Our other native American eagle is the Golden. It’s a member of the large tribe in the Aquila genus. Aquila is Latin for “eagle” and especially refers to a sharply hooked beak. It is believed that “eagle” derived from old French word “agile” which in turn derived from the original Latin.
Our Golden Eagle has cousins all over the world, most smaller in size. The American Golden females can be up to 40 inches tall. Most of the Old World eagles in this genus are less than three feet and most are some shade of brown with little bold patterning (except the bright white on the Wahlberg’s Eagle). These are birds of mostly open terrain. Our Golden is a specialist in catching jack rabbits and other denizens of our grasslands and prairie. This bird takes talon strength to the max. It can muster several hundred pounds per square inch pressure when it grabs prey. It generally hits prey from behind and kills quickly by crushing the victim. They often nest high in tall trees or on cliff faces in dry areas where there are no trees. Nobody bothers a Golden Eagle in any serious way in daylight.
Two quick stories: I once saw a territorial male Osprey go about trying to drive off a Golden Eagle soaring over a hillside near the Ospreys’ nest. Twice the Osprey screamed and then dove down toward the eagle’s back…each time the eagle flipped over onto its back at the last instant and invited the Osprey to come on down. The eagle’s talons were open and waiting. Each time the Osprey swerved off at the last minute. Those talons would have meant a crushing defeat and death, literally.
A friend in Ashland lives out in the parched, grassy hillsides of the lower Cascades. The Golden Eagle and the Red-tailed both hunt there regularly. A pair of Golden Eagles were nesting on a rocky point uphill from my friend’s house. He often saw the smaller and more agile Red-tails harass the eagles as they hunted, hauled food to the young, built their nest. This is common in avian world—smaller, quicker birds pester bigger, slower predators. I’ve even seen blackbirds go after a vulture which eats only carrion. An angry hummingbird can drive off a huge raven. My friend was out on his hillside planting oak saplings to restore the chaparral that was once there. He saw a Red-tail swoop down the slope and nail a California ground squirrel. Then the hawk tried to get a good grip to haul away its fairly weighty prey. Shortly my friend sensed a big shadow speed by and looked up to see a Golden Eagle hit that Red-tail from behind. Astounded, he watched the eagle tear apart the hawk and the squirrel, fairly efficiently, then fly off. Nothing was left on the ground but shredded bits of both creatures. Apparently the Golden Eagle was settling an old and bitter score.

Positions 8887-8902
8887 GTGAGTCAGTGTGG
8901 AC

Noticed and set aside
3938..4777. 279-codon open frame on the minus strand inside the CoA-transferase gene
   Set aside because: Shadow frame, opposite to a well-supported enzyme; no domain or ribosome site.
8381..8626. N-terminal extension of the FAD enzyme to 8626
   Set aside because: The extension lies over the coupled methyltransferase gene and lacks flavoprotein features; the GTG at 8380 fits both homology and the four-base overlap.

“Eagle” is an old English word thrown around in naming many unrelated species in the Old World. Some eagles there would be simply big “hawks” here. We would not consider a bird less than two feet tall worthy of that grand a moniker. There are even now birds commonly named “hawk-eagle,” go figure. Perhaps the most striking of the African eagles is the Bateleur, 28 inches tall. In the Old World “buzzard” is synonymous with “buteo,” the genus of our Red-tails. “Vulture” in old world is a group of large predatory birds, not strictly scavengers like our vultures and condors who are actually well-adapted members of the stork family, unrelated to Old World vultures. So it goes in the world of taxonomy vs. common lingo.